Strouse, philanthropic leader, 88

B. E.

February 01, 1996|By Fred Rasmussen | Fred Rasmussen,SUN STAFF

Beatrice E. Strouse, former president of the Baltimore Section of the National Council of Jewish Women and founder of Meals On Wheels of Central Maryland, died Tuesday of respiratory failure at the North Oaks Retirement Community. She was 88.

Mrs. Strouse credited the example of her father, Jacob Engel, a Hopkins Place wholesale jeweler, for her philanthropic efforts.

Mr. Engel was a founder of the old Hebrew Hospital and Asylum, which later became Sinai Hospital, and a trustee of the Associated Jewish Charities.

The former Beatrice Engel was born and raised on Eutaw Place. In 1925, she graduated from Park School, then studied at Goucher College.

It was about that time that her philanthropy began with the establishment of Camp Park Hill, a children's day camp at Park Heights Avenue and Northern Parkway.

In the 1930s, she helped establish the Toyery through the Jewish Education Alliance in East Baltimore. Similar to a lending library, the Toyery lent toys to immigrant and underprivileged children.

Starting in the late 1930s and continuing through World War II, Mrs. Strouse served on the Foreign Born Committee of the Baltimore Section of the National Council of Jewish Women, aiding Holocaust victims who escaped Europe and settled in Baltimore.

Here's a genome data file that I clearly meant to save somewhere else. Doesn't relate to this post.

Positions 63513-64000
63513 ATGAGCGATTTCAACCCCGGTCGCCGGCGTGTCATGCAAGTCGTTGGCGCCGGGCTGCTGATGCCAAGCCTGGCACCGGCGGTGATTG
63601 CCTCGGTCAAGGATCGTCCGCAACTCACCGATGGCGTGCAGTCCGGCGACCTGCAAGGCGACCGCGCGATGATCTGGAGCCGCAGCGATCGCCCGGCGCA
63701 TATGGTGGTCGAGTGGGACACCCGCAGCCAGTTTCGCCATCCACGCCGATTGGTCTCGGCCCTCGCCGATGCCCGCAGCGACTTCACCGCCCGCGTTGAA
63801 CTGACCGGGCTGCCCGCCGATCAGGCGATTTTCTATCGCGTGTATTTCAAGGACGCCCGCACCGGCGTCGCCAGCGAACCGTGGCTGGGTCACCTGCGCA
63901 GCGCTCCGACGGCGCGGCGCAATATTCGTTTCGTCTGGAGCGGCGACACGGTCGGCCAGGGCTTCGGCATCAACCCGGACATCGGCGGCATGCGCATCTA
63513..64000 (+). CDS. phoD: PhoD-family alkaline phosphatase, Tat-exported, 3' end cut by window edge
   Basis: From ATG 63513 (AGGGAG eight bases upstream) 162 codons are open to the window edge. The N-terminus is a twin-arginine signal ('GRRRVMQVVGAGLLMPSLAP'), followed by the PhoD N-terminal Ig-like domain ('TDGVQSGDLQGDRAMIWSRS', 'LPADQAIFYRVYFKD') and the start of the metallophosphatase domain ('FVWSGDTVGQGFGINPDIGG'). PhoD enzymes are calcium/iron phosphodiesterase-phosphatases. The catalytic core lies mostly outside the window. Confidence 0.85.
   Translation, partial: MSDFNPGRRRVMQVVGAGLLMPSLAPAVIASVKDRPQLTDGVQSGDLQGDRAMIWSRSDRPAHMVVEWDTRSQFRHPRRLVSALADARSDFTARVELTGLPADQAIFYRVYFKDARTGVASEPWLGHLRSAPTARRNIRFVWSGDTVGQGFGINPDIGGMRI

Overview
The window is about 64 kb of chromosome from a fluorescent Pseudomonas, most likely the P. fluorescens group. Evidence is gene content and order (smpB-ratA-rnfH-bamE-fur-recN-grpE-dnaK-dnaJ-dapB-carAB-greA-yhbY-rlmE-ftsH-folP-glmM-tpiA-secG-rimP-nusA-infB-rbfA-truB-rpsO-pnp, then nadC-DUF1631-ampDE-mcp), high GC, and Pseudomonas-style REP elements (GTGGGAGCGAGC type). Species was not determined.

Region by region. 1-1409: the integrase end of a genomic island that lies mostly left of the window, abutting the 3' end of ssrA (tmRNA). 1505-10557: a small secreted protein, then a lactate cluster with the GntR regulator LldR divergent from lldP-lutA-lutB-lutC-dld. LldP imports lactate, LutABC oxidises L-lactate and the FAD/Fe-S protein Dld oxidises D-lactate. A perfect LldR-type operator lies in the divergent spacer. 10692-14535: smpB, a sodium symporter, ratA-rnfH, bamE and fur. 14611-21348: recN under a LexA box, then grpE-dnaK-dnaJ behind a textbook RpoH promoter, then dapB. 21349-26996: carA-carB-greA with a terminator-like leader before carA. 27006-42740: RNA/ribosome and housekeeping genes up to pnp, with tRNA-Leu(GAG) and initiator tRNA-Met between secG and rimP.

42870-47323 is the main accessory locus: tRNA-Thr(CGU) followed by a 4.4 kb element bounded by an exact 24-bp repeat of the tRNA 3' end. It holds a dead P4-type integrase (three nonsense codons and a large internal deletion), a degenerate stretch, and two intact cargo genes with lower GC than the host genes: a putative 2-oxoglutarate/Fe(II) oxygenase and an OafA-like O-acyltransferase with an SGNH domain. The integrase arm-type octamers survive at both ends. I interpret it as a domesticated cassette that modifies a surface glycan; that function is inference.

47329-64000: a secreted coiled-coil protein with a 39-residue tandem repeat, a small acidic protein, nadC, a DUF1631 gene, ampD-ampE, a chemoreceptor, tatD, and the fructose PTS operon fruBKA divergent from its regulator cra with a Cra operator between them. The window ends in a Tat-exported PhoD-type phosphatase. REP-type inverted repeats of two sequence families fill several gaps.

"The committee helped immigrant families find living situations and employment on their arrival in this country," said her daughter, Joan S. Sandler of Mount Washington.

Mrs. Strouse, a former resident of Mount Washington and the Village of Cross Keys, also served with the Red Cross Motor Corps during World War II.

In 1960, she and 50 other volunteers started Meals On Wheels in a kitchen at the Levindale Hebrew Geriatric Center and Hospital.

She remained active in various civic and philanthropic organizations until her health began to fail seven years ago.

She liked fishing, photography and golf. She was a member of the Suburban Club. She also was a member of Temple Oheb Shalom.

Her daughter, Mrs. Sandler, recalled that her mother "used to conduct Sunday afternoon record concerts in her Rogers Avenue home, and friends say that many of the alumni of those gatherings are prominent today in Baltimore's business, professional and civic life."

Mrs. Strouse's 1928 marriage to Harold Katzenstein ended in divorce. In 1935, she married Samuel S. Strouse, who died in 1982.

Services were to be held at 2 p.m. today at Sol Levinson & Bros. Inc., 6010 Reisterstown Road.

Other survivors include three grandchildren; and six great-grandchildren.

Memorial donations may be made to Meals On Wheels of Central Maryland Inc., 515 S. Haven St., Baltimore 21224.

Baltimore Sun Articles
Please note the green-lined linked article text has been applied commercially without any involvement from our newsroom editors, reporters or any other editorial staff.